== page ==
dbTuning: FirebirdCompliance

Created by: Anonymous, Last modification: 26 May 2005 (18:32 UTC) by Lester Caine
Firebird has full SQL 92 Entry Level 1 Support and implements most of the SQL-99 standard, plus some very useful additions. This includes DML/DDL statements, FULL/LEFT/RIGHT OUTER JOIN syntax, UNION, DISTINCT clauses, subselects (IN, EXISTS), internal functions (AVG, SUM, MIN, MAX, COALESCE, CASE, ..), constraints (PRIMARY KEY, UNIQUE, FOREIGN KEY), as well as all common SQL data types.
Firebird also implements Domain and Field level Check Constraints, Views, Exceptions, Roles and a fine- grained Grant management. See the Release Notes and the Firebird Reference Guide for more details.
Firebird supports a number of connectivity methods, including: native Component Packages for C/C++ and Delphi, ODBC, JDBC (JayBird), PHP Driver, OLEDB driver, dbExpress, .Net data provider and finally through direct API calls using fbclient.dll/.so.
Firebird allows really huge databases. Databases can span multiple files, the size of each file is OS- dependant. The theoretical limit is currently 64TB for a single-file database, so the practical limit is usually the operating / file system or available HD space.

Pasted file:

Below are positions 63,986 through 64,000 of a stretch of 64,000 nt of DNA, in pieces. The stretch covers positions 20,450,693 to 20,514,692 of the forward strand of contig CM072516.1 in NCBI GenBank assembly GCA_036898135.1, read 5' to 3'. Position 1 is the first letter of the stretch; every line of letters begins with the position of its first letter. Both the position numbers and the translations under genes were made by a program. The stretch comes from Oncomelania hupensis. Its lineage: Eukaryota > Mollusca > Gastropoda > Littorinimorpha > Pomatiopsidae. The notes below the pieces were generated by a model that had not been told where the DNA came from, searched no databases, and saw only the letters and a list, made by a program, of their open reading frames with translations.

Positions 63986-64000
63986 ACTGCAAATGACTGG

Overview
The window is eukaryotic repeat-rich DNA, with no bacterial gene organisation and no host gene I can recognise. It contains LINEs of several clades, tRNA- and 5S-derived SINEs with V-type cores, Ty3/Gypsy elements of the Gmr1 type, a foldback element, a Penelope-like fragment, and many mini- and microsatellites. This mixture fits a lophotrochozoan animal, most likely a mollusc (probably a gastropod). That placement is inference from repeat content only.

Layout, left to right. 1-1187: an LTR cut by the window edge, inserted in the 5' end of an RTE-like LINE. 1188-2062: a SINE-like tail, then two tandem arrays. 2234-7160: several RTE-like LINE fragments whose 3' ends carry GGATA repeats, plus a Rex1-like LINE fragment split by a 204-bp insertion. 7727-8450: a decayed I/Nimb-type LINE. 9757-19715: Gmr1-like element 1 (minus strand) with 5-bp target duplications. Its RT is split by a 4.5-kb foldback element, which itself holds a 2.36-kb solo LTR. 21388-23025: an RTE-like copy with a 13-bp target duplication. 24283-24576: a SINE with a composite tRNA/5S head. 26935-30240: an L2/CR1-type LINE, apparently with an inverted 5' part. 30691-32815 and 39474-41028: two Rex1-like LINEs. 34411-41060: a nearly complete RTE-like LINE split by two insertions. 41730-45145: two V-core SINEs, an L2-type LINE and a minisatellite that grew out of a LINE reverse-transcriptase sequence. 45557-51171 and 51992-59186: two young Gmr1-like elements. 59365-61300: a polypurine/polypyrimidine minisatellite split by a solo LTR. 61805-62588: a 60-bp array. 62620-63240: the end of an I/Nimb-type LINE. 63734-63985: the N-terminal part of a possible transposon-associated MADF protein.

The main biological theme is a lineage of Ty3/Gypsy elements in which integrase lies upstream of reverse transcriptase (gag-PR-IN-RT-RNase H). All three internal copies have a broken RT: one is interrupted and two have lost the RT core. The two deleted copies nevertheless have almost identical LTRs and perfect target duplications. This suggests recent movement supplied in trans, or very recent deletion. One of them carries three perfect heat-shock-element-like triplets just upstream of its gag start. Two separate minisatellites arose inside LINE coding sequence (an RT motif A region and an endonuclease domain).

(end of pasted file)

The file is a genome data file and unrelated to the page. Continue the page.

There are three different versions of the engine, all interchangeable and each with its own strengths:
  • Classic Server (one instance per client connection; SMP/HT support)
  • SuperServer (all connections handled by one module; currently no SMP/HT support)
  • Embedded Version (the entire engine in a single DLL / SO (!) for single-user, single-database use) All versions use the same db file format, so you can switch between all of them any time you like.
Firebird is licensed under the IPL (InterBase Public License) and the IDPL (Initial Developer's Public License) which have the same terms as the Mozilla Public License 1.1. Firebird is completely free to use and deploy to your customers. You don't need to release the source code for your own product, regardless of your licensing model. If you modify the engine, however, you must provide public access to the source code of your modifications.